Germans Increasingly Send Their Deceased’s Ashes To Switzerland To Get Around Burial-Law Red Tape

Undertakers have revealed that the number of Germans asking for their deceased loved ones’ ashes to be sent to Switzerland has dramatically increased in the past 10 years.

Swiss funeral homes said they are increasingly performing tasks for bereaved families from Germany due to a burial law known as the “Friedhofszwang” – or cemetery obligation.

The 200-year-old rule, which was originally passed to prevent outbreaks of diseases, bans coffins and urns from being buried anywhere other than a cemetery.

However, burial in open salt water at sea is offered as an alternative in cases of cremation, while natural burials under trees or in lakes are strictly prohibited.

Image shows undertaker Berto Biaggi, undated photo. He owns a burial service company in the municipality of Gipf-Oberfrick, canton of Aargau, Switzerland. (Newsflash)

But despite some German states having tweaked the law slightly, keeping an urn at home remains forbidden, according to local media.

Additionally, families do not receive the urn after the cremation is carried out, but it is reportedly handed over directly to the cemetery’s management.

Undertaker Berto Biaggi from the municipality of Gipf-Oberfrick, in the canton of Aargau, Switzerland explained that his country’s rules are a bit looser.

Biaggi revealed that he is often hired by families to request urns with the ashes of the deceased from his fellow colleagues in Germany.

The urns are then reportedly given to the family in Switzerland, after they arrive in the country by post.

Revealing more about the trend he said: “It has increased over the past 10 years.

“The burial in Switzerland is legally complete with the cremation. The state doesn’t care what happens to the ashes afterwards.”

Image shows the municipality of Gipf-Oberfrick, canton of Aargau, Switzerland, where undertaker Berto Biaggi owns a burial service company, undated photo. Swiss undertakers say a rising number of Germans are asking for their deceased loved ones’ ashes to be sent to Switzerland (Newsflash)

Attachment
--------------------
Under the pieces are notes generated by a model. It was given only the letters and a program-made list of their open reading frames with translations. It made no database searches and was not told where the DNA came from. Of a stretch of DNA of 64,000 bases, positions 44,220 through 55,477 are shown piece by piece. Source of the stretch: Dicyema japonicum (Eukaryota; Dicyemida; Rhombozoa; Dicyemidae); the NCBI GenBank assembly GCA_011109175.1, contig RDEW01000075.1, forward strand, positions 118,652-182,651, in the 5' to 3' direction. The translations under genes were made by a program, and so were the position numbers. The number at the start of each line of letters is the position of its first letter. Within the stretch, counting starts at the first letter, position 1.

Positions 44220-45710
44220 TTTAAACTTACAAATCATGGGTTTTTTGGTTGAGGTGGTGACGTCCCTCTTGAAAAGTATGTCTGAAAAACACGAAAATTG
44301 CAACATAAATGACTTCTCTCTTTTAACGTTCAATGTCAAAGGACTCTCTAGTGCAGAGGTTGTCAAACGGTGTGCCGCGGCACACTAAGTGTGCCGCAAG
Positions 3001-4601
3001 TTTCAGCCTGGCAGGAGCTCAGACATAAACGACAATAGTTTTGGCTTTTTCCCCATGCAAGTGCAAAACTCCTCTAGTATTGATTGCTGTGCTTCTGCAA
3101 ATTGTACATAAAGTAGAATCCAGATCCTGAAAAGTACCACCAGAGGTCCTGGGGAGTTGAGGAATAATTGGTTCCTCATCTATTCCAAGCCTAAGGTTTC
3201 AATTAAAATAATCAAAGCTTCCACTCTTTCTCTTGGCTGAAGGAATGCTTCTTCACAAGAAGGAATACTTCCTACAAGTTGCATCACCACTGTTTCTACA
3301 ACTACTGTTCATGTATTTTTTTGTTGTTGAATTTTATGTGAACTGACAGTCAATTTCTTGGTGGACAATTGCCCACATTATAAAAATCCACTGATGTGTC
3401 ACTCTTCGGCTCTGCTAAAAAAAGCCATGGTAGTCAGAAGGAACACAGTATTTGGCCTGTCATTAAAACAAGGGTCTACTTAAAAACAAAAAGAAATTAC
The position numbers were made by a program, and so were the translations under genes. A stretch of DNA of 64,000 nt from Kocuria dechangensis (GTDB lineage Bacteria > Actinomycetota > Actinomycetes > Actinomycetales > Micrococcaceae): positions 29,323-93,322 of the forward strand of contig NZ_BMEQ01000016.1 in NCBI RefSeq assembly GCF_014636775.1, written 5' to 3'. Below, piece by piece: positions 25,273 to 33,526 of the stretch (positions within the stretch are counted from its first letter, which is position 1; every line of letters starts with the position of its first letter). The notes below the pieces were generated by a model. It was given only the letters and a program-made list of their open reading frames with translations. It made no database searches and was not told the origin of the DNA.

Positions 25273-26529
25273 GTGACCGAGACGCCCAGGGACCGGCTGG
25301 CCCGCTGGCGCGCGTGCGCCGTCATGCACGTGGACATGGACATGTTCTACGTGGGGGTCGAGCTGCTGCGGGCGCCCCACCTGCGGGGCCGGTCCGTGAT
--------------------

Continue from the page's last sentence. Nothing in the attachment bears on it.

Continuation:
He explained that the service costs about CHF 200 (GBP 179) and added: “I hand them over with a flower – and that’s it.

“What the relatives do with the urn is largely beyond my knowledge. I’m not there when they bury them in Switzerland.”

Many of the families are suspected of taking their urns back to Germany.

The Association of Swiss Funeral Services and the Swiss Post Office did not disclose how often German families use the services of Swiss undertakers.

But according to the German General Customs Directorate, urns have to be declared when they are re-imported into Germany.

However, the practice bears no costs due to a tax exemption.

And customs officials reportedly said that they will not prevent people with their cremated loved ones from entering the country, as the enforcement of the cemetery obligation depends on the federal state.


To find out more about the author, editor or agency that supplied this story – please click below.
Story By: Georgina JadikovskaSub-Editor: Joseph Golder, Agency:  Newsflash

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